Tackling Access Barriers, In Three Languages
Monmouth Family Medical Center (MFMC) is located in Long Branch, NJ, a small city situated along the Jersey Shore, and a popular summer destination for those from the New York and New Jersey metro area as well as more local communities. The center’s main building is located across the street from the town beach in a working class section of the city, which stands in sharp contrast to Long Branch’s more prominent affluent communities. While Monmouth was first designated a Federally Qualified Health Center in 2004, it has served the Long Branch community as an outpatient arm of Monmouth Medical Center Hospital for over 30 years. The population served by the health center is one third Latino, one third African American, and the balance are Caucasian; 10% of the patients are Portuguese speaking. Since many of their patients have limited English skills, there are a number of employees that are trilingual, and speak English, Spanish and Portuguese. The center has established a strong reputation as a health care provider among the Latino immigrant community, a population that is overwhelmingly uninsured and often lacking the documents required in order to qualify for Medicaid. Over the past several years demand for community health services has grown and Monmouth’s patient population has more than doubled, due both to growing migration to the area and an increase, with the economic downturn, in the ranks of uninsured and unemployed.
I recently visited the center and was inspired by the staff’s passion and dedication to their patients. Marta Silverberg, CEO and Dr. Rashka Joshi, Medical Director, spoke to me at length about the various programs and strategies MFMC has implemented in order to provide the most successful and cost effective care possible for their patients. Dr Joshi emphasized the importance of active patient recruitment, systematic follow through with patients and effective record- keeping practices. All patients at Monmouth are either covered by the Medicaid program, the government insurance program for the very poor, or uninsured. A majority of these patients are recent Latino immigrants with limited English skills and many don’t have legal immigration status. These linguistic, economic and legal barriers among the patient population, pose unique challenges for the health care system. One of the biggest challenges is ensuring that patients receive the necessary follow up treatment and education about how to manage their own health. Most patients don’t understand how to navigate the complicated and bureaucratic medical system. In addition, many patients, especially those with chronic medical conditions such as diabetes, heart disease and asthma, need information about how lifestyle may impact their health.
It is Monmouth’s responsibility to respond to these particular social determinants which significantly impact their patients’ health outcomes.
Dr. Joshi described how Monmouth has created an emergency diversion program which works closely with the hospital to identify patients who have used the Emergency Room for non-emergency conditions. Intake specialists identify these patients and then immediately link them to Monmouth, to schedule appointments for primary care services. The center has set aside “open access appointment” slots specifically for patients who had visited the ER so that they can quickly obtain general check-ups. The program has been a simple but positive way to recruit and retain patients who are in need of primary care services, while providing care in a cost effective manner and ensuring that emergency resources are used appropriately.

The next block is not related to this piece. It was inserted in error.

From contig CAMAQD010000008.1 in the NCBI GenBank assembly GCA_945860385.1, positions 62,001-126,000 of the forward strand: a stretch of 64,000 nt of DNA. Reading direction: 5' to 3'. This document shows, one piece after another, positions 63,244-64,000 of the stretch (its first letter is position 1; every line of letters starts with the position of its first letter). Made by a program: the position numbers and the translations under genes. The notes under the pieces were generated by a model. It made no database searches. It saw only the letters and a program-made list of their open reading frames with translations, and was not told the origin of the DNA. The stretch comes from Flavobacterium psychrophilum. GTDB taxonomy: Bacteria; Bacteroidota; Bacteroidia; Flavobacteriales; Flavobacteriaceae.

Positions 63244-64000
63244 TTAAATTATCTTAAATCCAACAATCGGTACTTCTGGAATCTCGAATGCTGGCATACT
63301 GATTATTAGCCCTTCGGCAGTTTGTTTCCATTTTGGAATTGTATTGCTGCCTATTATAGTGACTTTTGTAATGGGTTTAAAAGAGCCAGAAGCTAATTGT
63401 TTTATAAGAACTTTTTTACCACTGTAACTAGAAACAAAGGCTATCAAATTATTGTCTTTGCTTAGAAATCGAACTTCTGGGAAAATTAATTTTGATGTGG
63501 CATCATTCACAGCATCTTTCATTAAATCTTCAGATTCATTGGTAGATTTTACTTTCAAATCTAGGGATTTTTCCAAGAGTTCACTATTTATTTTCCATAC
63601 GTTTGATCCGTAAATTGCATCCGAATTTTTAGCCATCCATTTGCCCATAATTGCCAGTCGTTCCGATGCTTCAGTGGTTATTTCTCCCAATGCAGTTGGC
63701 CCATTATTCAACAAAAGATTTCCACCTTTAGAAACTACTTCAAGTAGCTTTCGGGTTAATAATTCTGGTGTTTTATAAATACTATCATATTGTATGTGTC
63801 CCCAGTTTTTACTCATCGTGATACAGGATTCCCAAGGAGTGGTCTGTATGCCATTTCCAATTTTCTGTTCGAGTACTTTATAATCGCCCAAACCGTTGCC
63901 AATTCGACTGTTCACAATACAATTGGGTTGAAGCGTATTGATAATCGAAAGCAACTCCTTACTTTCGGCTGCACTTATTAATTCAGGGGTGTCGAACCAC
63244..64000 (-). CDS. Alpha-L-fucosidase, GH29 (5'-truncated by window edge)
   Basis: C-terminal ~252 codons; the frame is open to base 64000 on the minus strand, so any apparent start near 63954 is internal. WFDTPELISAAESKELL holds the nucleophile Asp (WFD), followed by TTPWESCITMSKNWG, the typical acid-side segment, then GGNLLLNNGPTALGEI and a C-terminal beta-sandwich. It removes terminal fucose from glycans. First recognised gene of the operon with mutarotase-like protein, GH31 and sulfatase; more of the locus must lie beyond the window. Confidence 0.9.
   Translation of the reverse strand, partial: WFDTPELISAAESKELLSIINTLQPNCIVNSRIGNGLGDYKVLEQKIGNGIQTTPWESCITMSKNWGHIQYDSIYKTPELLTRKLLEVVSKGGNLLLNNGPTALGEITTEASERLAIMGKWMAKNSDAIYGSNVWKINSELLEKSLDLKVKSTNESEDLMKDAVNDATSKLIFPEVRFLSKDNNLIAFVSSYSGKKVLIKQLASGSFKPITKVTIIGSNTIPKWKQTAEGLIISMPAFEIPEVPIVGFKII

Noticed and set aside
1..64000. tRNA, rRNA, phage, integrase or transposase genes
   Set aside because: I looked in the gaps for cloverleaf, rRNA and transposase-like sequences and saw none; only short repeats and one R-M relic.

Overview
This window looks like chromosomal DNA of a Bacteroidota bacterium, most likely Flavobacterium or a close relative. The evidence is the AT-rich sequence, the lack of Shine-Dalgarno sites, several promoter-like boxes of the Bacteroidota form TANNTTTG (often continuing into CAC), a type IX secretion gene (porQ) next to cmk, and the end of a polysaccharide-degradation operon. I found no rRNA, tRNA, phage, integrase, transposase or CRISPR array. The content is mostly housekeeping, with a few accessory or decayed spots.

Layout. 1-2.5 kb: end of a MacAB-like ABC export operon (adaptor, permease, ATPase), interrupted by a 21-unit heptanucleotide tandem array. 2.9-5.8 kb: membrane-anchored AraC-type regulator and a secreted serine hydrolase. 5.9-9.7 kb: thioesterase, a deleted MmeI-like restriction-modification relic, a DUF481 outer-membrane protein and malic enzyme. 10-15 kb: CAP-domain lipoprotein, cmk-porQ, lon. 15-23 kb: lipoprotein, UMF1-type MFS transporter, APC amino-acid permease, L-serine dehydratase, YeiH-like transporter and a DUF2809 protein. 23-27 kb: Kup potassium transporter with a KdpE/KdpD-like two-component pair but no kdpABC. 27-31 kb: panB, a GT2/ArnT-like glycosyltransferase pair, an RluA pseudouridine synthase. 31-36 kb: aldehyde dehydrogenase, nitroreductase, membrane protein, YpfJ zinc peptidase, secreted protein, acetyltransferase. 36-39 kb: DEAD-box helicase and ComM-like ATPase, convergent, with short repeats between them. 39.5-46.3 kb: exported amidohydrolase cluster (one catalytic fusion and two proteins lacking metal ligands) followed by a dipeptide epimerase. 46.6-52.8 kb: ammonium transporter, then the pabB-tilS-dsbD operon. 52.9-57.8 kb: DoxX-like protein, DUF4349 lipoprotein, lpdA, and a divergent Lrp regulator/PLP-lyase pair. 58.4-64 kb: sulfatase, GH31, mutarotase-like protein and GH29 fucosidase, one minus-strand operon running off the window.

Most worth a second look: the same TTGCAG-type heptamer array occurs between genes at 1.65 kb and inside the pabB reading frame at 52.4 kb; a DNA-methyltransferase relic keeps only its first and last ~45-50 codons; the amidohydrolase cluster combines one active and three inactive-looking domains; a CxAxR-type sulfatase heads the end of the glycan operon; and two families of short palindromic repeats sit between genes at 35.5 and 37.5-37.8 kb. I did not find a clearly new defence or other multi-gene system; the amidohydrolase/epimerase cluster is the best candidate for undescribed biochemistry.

The Center has also made strategic use of pre-natal visits to cover important cancer screenings and comprehensive preventative treatment and screenings. The majority of Monmouth’s female patients are not insured and many don’t come in for regular check-ups, missing out on essential screenings when they are unable to get to the center for routine care. Under Dr Joshi’s leadership, the medical team has implemented a protocol for providing pregnant patients with as many other required services and screenings as possible during the course of their prenatal visits. The center’s medical team has promoted prenatal services by hosting baby showers in the community, and holding events and programs at churches and housing projects. As part of an important study addressing ways to reduce and prevent disparities in infant mortality, they also provided post-partum physical exams, information about contraception options and screening for post partum depression. When needed, a case manager was assigned to the mother during both her pre- and post-natal visits. The case manager was in charge of follow up and reminding the patient about her upcoming appointments. Another part of the case manager’s responsibility was ensuring that the infants received their regular check-ups, screenings and immunizations as well as counseling about social and nutritional practices for the parent. Apart from the study, Monmouth has sought to develop creative ways to offer comprehensive care designed to meet the specific needs of the community. This holistic approach recognizes that the economic and social conditions that community health center patients face are in many ways the greatest potential barriers to health and must be taken to account when designing a health care model. Monmouth’s example highlights how health centers are truly embedded in their communities, and use their resources to expand not only access and scope of service, but indeed the general definition of what “health” is all about, in many languages.
By Nicole Rodriguez-Robbins
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